#4. Disruptive innovation. Clayton Christensen devised the concept of “disruptive innovation” in his 1997 classic “The Innovator’s Dilemma,” demonstrating that successful companies may lose their market leadership even if they do everything right, on account of some other less successful startups capable of offering brand-new business models through their products.

The Innovation Playbook

You can build your own innovation playbook, but, when doing that, be sure to adhere to these six basic principles:

#1. Actively seek out good problems. As we stated above, innovation is all about defining the right problem.

#2. Choose problems that suit your organization’s capabilities, culture and strategy. There’s no point in copying someone just because that someone is successful.

#3. Ask the right questions to map the innovation space. Then, just choose the right domain.

#4. Leverage platforms to access ecosystems of talent, technology and innovation. In that order.

#5. Build a collaborative culture. You need a cross-disciplinary team. Emphasis on both words.

#6. Understand that innovation is a messy business. Or: you’ll fail many times before you reach a breakthrough. To quote Thomas Edison: “If I find 10,000 ways something won’t work, I haven’t failed. I am not discouraged, because every wrong attempt discarded is another step forward.”

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“Mapping Innovation Quotes”

A disruptive strategy is fundamentally iterative. It is not a purposeful march toward a set of tangible strategic objectives but thrives on experimentation and agility. Click To Tweet

It takes more than a single big idea to change the world, and it can take decades after the initial breakthroughs for the true impact of an idea to become clear. Click To Tweet

Big thoughts are fun to romanticize, but it’s many small insights coming together that bring big ideas into the world. Click To Tweet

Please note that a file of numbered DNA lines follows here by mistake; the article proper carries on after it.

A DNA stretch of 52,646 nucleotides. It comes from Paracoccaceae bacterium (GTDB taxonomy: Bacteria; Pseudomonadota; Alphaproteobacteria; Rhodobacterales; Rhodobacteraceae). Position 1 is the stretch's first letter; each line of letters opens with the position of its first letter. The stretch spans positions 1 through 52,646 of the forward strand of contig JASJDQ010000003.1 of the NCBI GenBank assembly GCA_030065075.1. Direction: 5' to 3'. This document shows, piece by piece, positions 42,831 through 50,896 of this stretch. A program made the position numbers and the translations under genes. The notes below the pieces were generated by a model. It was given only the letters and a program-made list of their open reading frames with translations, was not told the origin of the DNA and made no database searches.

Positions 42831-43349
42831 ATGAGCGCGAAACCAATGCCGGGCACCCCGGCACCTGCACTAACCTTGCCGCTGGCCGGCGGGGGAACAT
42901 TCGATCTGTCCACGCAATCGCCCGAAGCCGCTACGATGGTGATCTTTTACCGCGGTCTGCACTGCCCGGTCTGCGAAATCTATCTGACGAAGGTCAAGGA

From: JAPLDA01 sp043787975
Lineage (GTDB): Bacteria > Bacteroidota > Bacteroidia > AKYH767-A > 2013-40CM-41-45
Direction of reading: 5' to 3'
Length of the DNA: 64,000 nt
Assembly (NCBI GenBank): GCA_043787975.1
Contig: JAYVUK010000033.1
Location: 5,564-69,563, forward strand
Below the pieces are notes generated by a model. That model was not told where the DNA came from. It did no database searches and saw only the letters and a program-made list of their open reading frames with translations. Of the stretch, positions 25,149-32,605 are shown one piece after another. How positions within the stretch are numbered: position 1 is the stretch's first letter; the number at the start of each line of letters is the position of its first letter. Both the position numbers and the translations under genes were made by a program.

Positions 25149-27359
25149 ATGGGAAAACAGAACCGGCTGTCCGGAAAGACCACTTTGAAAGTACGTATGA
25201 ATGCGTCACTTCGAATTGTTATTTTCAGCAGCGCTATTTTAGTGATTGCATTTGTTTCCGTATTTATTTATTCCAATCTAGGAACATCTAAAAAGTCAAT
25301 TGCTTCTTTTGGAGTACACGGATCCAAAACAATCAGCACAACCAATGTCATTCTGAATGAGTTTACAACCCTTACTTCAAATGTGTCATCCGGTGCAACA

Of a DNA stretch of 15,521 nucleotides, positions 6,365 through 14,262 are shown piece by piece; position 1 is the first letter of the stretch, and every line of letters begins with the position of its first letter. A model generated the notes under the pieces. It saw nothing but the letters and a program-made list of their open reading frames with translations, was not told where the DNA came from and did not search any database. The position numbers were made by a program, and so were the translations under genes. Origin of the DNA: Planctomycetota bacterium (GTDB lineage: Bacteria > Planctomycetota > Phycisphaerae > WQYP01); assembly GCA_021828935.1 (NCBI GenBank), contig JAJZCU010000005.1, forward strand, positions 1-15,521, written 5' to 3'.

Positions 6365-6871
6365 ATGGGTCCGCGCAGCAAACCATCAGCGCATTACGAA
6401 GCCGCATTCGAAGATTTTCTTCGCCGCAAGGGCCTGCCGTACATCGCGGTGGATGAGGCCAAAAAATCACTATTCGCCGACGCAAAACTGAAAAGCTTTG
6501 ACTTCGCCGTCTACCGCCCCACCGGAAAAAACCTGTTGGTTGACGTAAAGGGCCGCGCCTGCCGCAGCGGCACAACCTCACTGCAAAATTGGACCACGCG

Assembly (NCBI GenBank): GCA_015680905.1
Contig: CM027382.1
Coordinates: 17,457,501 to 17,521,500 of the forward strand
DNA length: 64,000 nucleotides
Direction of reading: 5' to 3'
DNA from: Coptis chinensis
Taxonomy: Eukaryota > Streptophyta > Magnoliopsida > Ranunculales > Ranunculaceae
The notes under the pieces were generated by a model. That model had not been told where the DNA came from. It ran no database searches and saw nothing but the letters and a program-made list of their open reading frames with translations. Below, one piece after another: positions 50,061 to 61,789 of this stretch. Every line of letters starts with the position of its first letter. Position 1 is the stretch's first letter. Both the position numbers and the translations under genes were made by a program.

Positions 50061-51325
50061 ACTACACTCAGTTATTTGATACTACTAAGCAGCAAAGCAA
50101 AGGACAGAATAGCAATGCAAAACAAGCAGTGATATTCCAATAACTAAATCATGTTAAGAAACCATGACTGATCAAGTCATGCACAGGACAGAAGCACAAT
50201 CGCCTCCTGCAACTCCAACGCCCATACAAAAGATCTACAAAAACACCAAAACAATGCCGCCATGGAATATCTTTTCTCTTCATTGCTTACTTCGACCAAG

We teach people that everything that matters happens between your ears, when in fact it actually happens between people. (Via Sandy Pentland) Click To Tweet

Our brains are, in fact, a billion times more efficient than today’s computer architectures. Click To Tweet

Our Critical Review

“Mapping Innovation” is a pretty neat innovation manual that should be helpful to both start-ups and large firms.

And it’s well-written, so you should have no problems differentiating theory from practice or understanding which parts of it refer to your needs specifically.

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Lose the Resume, Land the Job PDF Summary

Lose the Resume, Land the Job PDF Almost Everyone Gets It Wrong. This Is How You Can Get It Right.

Experiencing problems while looking for a job?

Even more when trying to find the job?

Gary Burnison says:

Lose the Résumé, Land the Job.”

Who Should Read “Lose the Resume, Land the Job”? And Why?

The way you know them, resumes are a thing of the past – not because they are not important, but because they have transformed into something better: the story of you.

As “The New York Times Book Review” writes in its review” “Lose the Résumé, Find the Job” breaks down every aspect of job hunting, explaining what matters and what doesn’t.

As such, it should help everybody who has problems finding a job. And even those who do have one, but it is not really the one of their dreams.

This book has strategies for that as well! 

Gary BurnisonAbout Gary Burnison

Gary Burnison is the CEO of Korn Ferry International, with 2,500 employees across 40 countries, the world’s largest executive recruiting company.

After joining Korn Ferry in 2002 as CFO, Burnison served as COO for four years, before becoming the company’s CEO in 2007.

In 2011, he published “No Fear of Failure,” the first of his five books, which also include “The Twelve Absolutes of Leadership,” “Lead,” and “The Leadership Journey.”

“Lose the Resume, Land the Job PDF Summary”